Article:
It was reported in the 14 Jun 1906 issue of the Culver Citizen as follows:
Another Great Fire
Ices Houses South of Town Burn with a loss of $35,000
Set on fire, presumably by sparks from the locomotice fo the south-bound 11:52 passenger train on Tuesday the big block of ice houses nere the south limit of the town, eas entirely consumed.
It was the largest fire that has ever occurred in the town.
The alarm was turned in aboutn 12:30 from Keen's studio by Harry Menser who saw the fire from his father's residence. He telephoned to Slattery's drug store and Levi Osborn, the clerk, on his way to the M. E. church to ring the bell, met Fire Chief Harry Saine and the latter immediately got busy. The delivery wagon of Saine & Sons gathered up a bunch of boys belonging to the department and s supply of fire buckets from the fire station.
By the time the three-quarters of a mile had been covered the fire had enveloped two of the six houses . The flames started at the east end of the structure where the ice-chute crosses the tracks from the lake shore, and the wind carried them against the house.
Burns brands wre blown westward among the group of dwellings near by (some flying even as far as the cemetery) and several were at times on fire in the shigles, but the work of the owners and the members of the fire department was effective in preventing further destruction.
At one time it seemed impossible to save the house of George Smith, and all the household goods were removed, but the wind veered and the property escaped by the narrow margiin od a few minutes.
The barn of Martin Jones was directly in the line of the flying brands and was on fire several times, but the bucket brigade was able to meet the emergency.
By one o'clock the ice houses were almost level with the ground short lenghts of of blazing studding only remaining. Work was the concentrated on the runway close to the lake and a section of this was saved.
The members of the department turned in with the railroad section hands to extinguish the fire in the debris that covered the tracks and was badly twisting the rails.. A pile of coal containing about a carload clost to the main track caught fire and genreated such a heat that it was several hours before the wated and ice thrown on it cooled it sufficiently to permit the track hands to lay rails.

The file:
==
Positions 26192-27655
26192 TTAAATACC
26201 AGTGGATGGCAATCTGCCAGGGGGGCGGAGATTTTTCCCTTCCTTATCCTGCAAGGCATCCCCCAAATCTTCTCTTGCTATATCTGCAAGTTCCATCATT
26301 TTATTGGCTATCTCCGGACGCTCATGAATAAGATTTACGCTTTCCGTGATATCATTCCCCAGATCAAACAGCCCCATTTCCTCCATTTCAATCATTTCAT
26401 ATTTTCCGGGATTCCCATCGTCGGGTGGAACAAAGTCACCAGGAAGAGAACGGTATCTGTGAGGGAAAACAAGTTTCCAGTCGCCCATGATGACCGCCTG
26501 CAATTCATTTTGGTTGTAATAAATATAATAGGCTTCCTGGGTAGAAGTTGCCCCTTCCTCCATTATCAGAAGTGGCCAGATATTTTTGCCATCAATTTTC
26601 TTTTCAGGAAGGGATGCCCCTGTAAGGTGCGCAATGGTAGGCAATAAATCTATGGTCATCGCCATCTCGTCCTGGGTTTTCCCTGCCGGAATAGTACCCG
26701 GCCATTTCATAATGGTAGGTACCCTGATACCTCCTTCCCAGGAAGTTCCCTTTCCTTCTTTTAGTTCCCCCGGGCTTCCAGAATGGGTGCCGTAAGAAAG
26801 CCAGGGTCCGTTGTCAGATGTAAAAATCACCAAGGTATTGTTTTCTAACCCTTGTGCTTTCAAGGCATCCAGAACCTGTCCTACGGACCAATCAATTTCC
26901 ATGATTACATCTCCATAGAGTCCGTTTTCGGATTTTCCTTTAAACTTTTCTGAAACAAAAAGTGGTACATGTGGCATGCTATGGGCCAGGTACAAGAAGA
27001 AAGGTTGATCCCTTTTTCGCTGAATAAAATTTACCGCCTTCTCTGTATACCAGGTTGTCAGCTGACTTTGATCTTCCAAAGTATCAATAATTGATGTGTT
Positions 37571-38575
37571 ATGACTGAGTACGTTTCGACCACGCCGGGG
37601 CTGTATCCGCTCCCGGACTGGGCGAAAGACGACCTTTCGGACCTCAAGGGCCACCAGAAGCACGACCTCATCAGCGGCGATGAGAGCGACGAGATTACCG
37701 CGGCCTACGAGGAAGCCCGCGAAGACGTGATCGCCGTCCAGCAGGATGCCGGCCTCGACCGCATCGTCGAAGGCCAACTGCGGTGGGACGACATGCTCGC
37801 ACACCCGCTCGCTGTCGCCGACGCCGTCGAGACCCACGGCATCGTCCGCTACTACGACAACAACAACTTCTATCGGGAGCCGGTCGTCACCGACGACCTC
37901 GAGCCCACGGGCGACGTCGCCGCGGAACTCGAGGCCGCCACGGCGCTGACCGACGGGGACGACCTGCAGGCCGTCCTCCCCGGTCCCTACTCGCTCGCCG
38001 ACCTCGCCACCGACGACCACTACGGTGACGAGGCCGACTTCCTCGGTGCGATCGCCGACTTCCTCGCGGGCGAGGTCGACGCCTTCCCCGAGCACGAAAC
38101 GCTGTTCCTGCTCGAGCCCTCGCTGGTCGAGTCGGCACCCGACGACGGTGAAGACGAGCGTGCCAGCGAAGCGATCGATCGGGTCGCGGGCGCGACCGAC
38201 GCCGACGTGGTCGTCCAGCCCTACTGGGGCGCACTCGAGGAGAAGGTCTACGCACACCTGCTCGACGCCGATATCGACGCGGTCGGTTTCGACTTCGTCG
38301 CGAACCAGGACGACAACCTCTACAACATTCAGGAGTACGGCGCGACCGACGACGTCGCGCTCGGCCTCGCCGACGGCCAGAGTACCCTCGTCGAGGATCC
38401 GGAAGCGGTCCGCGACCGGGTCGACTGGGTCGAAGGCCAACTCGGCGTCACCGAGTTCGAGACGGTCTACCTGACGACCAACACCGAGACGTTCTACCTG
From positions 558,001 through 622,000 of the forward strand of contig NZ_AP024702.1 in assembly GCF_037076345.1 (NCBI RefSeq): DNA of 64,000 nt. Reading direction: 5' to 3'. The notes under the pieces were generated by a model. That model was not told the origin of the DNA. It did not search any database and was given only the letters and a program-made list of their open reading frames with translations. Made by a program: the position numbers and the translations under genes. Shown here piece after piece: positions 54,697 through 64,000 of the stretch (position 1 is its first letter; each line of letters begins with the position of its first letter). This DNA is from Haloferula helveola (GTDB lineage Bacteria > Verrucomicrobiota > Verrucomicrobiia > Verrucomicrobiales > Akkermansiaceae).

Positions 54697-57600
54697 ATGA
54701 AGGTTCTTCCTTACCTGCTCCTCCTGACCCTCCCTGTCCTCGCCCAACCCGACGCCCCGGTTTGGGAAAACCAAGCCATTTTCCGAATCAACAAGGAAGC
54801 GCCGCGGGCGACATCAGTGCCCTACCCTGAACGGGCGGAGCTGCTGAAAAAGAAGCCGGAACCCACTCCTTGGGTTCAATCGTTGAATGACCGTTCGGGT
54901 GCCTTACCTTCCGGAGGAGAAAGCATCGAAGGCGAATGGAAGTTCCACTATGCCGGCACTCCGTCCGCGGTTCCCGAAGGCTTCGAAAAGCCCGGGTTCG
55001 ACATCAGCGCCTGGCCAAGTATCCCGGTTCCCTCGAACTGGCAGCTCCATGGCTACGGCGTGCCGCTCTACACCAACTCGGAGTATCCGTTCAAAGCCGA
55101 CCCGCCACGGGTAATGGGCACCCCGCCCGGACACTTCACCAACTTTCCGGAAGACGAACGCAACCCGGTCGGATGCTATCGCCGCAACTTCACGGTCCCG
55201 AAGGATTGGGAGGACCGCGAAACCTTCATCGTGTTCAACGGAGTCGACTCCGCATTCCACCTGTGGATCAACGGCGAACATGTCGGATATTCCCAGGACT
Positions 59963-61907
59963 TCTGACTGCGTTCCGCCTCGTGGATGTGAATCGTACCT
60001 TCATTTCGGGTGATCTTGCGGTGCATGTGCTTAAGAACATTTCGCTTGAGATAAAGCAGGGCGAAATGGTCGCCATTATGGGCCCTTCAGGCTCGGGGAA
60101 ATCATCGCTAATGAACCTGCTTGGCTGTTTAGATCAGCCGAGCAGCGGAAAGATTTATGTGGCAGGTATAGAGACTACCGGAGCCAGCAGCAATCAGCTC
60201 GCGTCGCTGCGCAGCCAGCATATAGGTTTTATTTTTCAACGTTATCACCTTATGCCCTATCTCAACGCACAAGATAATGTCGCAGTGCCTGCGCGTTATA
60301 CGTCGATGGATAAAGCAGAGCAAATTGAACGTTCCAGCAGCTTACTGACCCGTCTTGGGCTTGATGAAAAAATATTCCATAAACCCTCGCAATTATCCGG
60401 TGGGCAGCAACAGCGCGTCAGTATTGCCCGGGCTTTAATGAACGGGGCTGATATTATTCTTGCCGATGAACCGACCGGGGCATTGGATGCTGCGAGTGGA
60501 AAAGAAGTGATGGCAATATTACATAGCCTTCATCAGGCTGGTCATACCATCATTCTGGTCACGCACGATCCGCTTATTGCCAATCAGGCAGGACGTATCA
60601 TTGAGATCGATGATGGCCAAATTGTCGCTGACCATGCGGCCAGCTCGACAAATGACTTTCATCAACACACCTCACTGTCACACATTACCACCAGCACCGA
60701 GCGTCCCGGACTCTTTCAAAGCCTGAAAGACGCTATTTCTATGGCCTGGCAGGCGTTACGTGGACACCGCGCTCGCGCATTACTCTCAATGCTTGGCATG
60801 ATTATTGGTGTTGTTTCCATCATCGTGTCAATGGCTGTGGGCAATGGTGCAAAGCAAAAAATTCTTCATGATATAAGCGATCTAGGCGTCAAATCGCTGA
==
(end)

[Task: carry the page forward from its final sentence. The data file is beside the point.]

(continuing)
AT 2 o'clock the wrecking outfit from Logansport arrived bringing a large gang of men.
In the meantime the local frieght going south was held at this station all the afternoon and it was 4:30 before the track was open.
The plant destroyed was owned by the Maxinkuckee Ice company of South Bend and consisted of six houses, each 140 by 40 feetm 30 feet high, and the engine and office buildings. FOur of the houses were about one-half full of ice, aggregating about 6,000 tones; two were empty. The total capacity was 18,000.
George Davis is the local superintendent in charge of the plant. During the summe emmployement is given to at least fifteen men at times more.
CHief Saine is of the opinion that a fire engine would have saved at least two of the houses.
The ice houses were erected about fifteen years ago by the Maxinkuckee Ice company, the composed of Armstrong, Sam Medbourn, and Sterling R. Holt. Less than two years ago it was sold to the present owners, Hollingsworth & Reamer of SOuth Bend.
Mrs. Medbourn estimates that it would cost $25,000 not to replace the houses.
The ice in stock is estimated to be worth about $10,000 on which there will be some slavage. It is known that the property was insured, but the Citizen is unable to state the amount.
Naturally, this fire occurring within less than two weeks of the academy loss, has given renewed interest to the question of providing protection, and it will be strange if definite steps are not taken at once to guard against a calmaity which may at any hour overtake the business section